I have really enjoyed reading your log. You have done well. So suck on that tax man! Now there is one less mule for you to ride. There is one thing you learned along the way which I totally agree with and think is worth restating. Never block access to the coffee pot! lol Very important around here. :)

I really like your home page too. Lot of cool info and links. Is it your creation?
 

JennyLeez

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Hawkes Bay, New Zealand
#38
July - August Log

I finally emptied out my back garden of all decent leaves last week. ( 2nd week of Spring here) So I am about to have a break from my ongoing 2 week cycle of – Pick – Box – Poly plastic cage – hang. As I started to dig out the huge 9 – 10 foot stalks a while back, I was not stoked on the idea of having to transport them all to the green waste at the dump. So instead I have chopped them up into kindling wood sizes. They will dry out over summer and come next winter make very good fire starters. What a great recycler I am.

I have 3 rows hanging in the shed now and they need to sustain me until well into next year. I doubt they will somehow so I need to grow more, much much more this year and I guess I need to buy from your store otherwise I shall never get a head.

Our weather has been lousy. Cold and wet. I put off planting seeds until the beginning of this month, the beginning of spring. What I bought online last year have come through no problem but my ‘own’ seeds are struggling to make an appearance. I have planted more last weekend from a different plant so lets hope they do better.
And…………….. no potting mix. I am using plain garden soil. Learnt my lesson on that one last year.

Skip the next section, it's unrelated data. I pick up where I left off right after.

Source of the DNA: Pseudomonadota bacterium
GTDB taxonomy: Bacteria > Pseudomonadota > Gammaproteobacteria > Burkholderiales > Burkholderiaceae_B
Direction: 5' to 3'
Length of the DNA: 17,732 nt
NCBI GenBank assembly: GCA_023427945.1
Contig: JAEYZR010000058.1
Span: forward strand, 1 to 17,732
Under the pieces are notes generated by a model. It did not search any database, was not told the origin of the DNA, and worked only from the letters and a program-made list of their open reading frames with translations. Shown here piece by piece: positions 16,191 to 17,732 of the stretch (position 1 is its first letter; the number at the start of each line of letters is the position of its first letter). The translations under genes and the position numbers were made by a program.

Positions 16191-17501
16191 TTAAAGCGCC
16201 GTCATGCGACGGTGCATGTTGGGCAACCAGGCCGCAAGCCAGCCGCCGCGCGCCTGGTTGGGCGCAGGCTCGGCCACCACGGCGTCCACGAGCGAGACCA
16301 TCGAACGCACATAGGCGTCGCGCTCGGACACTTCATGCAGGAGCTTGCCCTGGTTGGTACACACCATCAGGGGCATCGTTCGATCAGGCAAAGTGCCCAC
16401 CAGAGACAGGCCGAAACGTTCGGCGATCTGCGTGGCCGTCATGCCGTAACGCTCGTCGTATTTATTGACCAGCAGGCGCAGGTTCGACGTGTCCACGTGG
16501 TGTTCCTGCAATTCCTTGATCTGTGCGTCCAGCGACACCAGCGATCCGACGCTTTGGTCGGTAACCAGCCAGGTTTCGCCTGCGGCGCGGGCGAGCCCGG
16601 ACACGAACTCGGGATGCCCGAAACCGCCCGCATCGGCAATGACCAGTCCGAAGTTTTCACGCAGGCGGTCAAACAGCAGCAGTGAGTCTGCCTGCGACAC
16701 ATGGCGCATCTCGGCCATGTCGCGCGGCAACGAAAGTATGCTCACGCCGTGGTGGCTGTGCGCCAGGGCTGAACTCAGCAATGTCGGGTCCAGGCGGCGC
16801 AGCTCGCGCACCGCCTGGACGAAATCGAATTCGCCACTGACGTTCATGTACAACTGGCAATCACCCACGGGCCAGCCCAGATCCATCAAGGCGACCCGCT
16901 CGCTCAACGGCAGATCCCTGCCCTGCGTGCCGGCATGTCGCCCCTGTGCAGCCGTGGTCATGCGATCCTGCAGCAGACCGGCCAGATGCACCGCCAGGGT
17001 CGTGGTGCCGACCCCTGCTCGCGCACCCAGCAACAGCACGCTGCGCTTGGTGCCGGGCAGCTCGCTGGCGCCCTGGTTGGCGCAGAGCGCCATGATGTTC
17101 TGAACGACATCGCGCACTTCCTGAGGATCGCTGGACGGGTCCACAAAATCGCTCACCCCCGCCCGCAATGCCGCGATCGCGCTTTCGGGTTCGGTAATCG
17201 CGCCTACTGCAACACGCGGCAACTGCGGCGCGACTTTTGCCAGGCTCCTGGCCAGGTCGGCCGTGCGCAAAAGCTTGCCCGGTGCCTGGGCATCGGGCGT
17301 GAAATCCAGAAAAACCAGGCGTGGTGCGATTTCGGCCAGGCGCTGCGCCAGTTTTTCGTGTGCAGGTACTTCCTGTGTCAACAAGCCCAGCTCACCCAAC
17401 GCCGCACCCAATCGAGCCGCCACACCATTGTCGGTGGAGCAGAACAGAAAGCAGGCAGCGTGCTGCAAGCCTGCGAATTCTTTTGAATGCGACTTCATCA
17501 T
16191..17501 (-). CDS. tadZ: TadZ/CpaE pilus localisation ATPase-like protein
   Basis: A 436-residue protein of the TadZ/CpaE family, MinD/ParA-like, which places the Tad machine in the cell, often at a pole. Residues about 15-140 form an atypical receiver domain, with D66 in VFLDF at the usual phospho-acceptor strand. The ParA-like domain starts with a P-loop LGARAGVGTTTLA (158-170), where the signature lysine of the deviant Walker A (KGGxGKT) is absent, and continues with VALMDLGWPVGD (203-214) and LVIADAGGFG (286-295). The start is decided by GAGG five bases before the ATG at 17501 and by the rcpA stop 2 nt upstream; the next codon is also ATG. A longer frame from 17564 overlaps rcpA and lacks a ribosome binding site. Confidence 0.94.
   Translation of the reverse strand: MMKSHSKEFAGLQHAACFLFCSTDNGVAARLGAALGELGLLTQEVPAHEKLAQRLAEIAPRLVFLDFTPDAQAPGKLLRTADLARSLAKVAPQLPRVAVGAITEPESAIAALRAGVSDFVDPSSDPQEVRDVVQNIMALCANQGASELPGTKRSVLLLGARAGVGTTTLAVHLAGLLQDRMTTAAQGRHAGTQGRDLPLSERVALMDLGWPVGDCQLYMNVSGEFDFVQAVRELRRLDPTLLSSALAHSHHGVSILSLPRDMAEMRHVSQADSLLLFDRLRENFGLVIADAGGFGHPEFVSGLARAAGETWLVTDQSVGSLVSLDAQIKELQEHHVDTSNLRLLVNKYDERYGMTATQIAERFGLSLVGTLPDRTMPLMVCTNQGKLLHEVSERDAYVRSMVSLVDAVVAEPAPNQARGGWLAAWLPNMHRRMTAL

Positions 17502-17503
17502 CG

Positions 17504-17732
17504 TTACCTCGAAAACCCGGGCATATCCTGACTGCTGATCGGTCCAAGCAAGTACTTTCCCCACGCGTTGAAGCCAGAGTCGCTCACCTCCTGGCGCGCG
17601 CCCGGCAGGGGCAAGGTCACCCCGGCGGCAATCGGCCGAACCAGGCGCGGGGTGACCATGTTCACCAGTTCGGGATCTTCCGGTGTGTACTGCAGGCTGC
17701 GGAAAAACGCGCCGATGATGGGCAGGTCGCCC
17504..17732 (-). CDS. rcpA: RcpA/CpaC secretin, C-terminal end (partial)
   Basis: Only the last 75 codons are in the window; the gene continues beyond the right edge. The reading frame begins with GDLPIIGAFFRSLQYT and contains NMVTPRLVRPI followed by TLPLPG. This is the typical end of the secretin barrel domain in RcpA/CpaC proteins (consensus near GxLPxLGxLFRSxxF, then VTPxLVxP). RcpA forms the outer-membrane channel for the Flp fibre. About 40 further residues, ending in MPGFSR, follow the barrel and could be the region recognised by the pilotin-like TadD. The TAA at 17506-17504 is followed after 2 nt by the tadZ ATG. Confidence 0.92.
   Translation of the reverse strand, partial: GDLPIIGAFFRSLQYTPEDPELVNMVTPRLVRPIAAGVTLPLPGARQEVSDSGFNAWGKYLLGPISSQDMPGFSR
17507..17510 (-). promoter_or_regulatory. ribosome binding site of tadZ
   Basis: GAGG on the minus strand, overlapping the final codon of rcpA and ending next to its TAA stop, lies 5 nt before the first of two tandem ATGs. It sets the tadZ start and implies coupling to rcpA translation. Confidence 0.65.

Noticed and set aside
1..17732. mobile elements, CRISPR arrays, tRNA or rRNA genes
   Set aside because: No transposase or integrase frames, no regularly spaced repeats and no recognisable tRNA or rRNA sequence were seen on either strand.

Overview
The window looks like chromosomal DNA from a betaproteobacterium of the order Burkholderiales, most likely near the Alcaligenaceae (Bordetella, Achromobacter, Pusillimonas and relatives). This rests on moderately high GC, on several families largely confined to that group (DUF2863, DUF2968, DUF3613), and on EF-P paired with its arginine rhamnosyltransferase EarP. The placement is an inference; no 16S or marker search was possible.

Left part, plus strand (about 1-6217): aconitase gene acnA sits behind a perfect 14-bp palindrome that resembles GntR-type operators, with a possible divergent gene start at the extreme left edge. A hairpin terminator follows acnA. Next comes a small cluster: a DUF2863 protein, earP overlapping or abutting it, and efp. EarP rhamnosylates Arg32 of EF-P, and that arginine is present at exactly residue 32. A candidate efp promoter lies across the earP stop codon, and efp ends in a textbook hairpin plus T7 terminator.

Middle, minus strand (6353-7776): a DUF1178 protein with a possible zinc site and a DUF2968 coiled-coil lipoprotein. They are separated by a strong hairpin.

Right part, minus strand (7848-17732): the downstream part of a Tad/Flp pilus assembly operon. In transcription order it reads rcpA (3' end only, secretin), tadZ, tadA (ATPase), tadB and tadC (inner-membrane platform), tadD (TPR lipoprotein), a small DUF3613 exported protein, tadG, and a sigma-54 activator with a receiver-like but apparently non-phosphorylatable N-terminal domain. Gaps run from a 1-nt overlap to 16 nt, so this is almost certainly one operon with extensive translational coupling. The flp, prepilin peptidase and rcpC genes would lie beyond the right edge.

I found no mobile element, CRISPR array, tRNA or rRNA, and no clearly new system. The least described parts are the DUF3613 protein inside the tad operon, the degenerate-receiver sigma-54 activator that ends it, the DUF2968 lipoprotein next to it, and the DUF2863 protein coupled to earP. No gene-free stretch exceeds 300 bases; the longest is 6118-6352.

So growing over winter for me was by and large successful. My original plants just continued growing but were ways to healthy. They all took far too much time turning into anything that resembled yellow. This is the main reason why I was harvesting through winter and not before. The plants that went in late autumn did well. Although the plants did not reach the same size height wise, the leaves were still large and certainly worthwhile.
The plants I put out mid winter did not fair as great so I doubt I will bother doing that again. Now I know the frosts will not knock out the plants I will just plant more to begin with.

I broke my shedder and had to out lay for another. This time I bought a bigger and more solid one. NZ$253 (US$166.90c) which hurt. But I guess that is only 10 packets of cigarettes so easily paid off.



My husband clamped a slab of wood onto an old coffee table I had in the shed. Into that he screwed the shredder. At that stage the handle was not on the shredder and he worked out he could attach his drill instead and power the shredder. Needless to say we have had a bit of fun with this.



@skychaser
Thank you for the comments re web page. Yes my own work. Basic htm mainly with a lot of clever php scripts. Below is a capture taken a couple of weeks ago. Weather station bottom left.



Lastly and mostly……… I am saving a huge amount of money. The govt. keeps increasing the price of tobacco and tailor mades. Since I first posted in here my smokes are now NZ$2.00 (US$1.32c) more. I am keeping a record of savings and each month I am saving around NZ$750.00 (US$494.77c) and spending NZ $12.00 (US$7.92c) on papers & filters. You guys in here can take a lot of the credit for this. As this forum has guided me through my first year with all your knowledge and experience, so thank you for all who post.

……… and so ends my first years grow. Now it is back to Spring and we start all over again……… sigh.

Cheers now
Jenny